Johnson did say he'd be happy to see his coaches and "a lot of my old teammates, definitely." 

Sunday, March 27, 2016

Hassan Whiteside can't be Sixth Man of the Year, but....

Hassan Whiteside had a response ready Friday when told that his numbers are Sixth Man of the Year quality, in the 23 games that he's come off the bench.

"I'm more like the eighth man," the center said.

Well, he was against the Magic, but only because Josh Richardson and Justise Winslow entered the game just before he did.

But that's not the reason he won't be Sixth Man of the Year. 

Whiteside has already started 40 games and missed nine, so the most games he can play as a reserve this season is 33.

The NBA mandates that all candidates play in more games as a reserve than as a starter.

But what would have happened if Whiteside had been eligible?

Well, it probably wouldn't have been a close vote.

Consider that, of NBA players who have played at least 20 games as a reserve (and accounting only for players' stats in those games), Whiteside...

-- ranks 3rd in scoring (16.4) behind two Pelicans (Jrue Holiday at 17.0 and Ryan Andersen at 16.5)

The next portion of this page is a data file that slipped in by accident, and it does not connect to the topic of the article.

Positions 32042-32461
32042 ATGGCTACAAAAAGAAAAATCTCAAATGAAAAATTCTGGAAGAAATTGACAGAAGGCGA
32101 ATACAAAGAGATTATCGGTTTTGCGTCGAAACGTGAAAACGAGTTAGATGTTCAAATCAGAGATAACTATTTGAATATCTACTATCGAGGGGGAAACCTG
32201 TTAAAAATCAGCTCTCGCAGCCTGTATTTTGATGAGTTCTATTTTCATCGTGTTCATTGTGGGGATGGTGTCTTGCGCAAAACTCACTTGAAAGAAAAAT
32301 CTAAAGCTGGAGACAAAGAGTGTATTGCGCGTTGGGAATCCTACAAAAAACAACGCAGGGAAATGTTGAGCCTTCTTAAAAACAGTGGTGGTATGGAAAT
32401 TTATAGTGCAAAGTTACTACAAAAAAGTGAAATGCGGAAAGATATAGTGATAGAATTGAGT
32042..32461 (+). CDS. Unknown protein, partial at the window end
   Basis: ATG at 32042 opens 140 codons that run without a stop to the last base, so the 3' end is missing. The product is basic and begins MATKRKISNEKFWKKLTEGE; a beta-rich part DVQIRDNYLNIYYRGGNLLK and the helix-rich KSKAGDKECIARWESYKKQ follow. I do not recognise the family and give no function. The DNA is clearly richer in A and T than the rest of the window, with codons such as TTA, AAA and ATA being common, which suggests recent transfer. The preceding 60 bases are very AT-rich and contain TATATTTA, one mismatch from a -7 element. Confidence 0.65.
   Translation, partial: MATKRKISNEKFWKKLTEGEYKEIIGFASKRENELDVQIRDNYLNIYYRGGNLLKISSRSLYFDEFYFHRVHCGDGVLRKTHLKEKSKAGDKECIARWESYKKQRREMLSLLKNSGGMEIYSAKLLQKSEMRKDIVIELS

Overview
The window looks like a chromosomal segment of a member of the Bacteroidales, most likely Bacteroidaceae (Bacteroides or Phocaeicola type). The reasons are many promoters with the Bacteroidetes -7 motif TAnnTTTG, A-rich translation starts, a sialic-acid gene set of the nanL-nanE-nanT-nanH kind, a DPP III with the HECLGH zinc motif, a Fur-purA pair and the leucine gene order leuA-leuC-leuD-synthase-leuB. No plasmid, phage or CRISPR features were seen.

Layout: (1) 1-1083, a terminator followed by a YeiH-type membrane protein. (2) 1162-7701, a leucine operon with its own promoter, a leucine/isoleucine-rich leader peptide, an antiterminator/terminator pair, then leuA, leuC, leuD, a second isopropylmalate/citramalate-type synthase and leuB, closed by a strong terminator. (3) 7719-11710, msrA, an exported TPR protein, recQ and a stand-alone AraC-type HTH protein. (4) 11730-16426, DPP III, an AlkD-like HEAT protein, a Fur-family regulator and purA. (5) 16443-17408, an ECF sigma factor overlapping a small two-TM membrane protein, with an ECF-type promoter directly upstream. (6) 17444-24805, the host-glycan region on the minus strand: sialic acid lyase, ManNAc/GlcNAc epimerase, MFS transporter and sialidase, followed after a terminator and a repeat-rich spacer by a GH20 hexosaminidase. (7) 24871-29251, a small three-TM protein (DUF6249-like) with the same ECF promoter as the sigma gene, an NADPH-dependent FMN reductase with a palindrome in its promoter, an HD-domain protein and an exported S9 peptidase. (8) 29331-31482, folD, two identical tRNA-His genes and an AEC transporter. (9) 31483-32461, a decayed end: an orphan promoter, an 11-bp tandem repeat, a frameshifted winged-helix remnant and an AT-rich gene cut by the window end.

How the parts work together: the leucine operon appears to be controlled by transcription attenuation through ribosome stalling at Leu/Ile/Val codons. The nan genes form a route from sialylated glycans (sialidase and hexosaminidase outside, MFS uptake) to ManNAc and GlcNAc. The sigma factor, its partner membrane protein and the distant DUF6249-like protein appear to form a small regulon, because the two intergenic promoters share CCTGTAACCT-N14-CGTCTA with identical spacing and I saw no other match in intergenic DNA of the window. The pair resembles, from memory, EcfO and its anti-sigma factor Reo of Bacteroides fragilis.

-- ranks 2nd in minutes (28.9) behind Anderson (29.3).

-- ranks 1st in rebounding (12.7) with the Lakers' Julius Randle (9.6) and the Cavaliers' Tristan Thompson (8.6) next. 

-- ranks 1st in blocks (3.5) with the Bucks' John Henson (2.0) and the Raptors' Bismack Biyombo (1.6) next.

-- ranks 3rd in field goal percentage (61.2 percent) behind the Rockets' Clint Capela (62.4) and the Blazers' Ed Davis (61.3), among players averaging at least 10 minutes. 

So who will be Sixth Man of the Year?

Whiteside predicted the Clippers' Jamal Crawford, who has already won it twice, and is averaging 13.1 points while shooting just 39.2 percent.

This wouldn't be a contest, if Whiteside was eligible for the contest. 

Also, for context: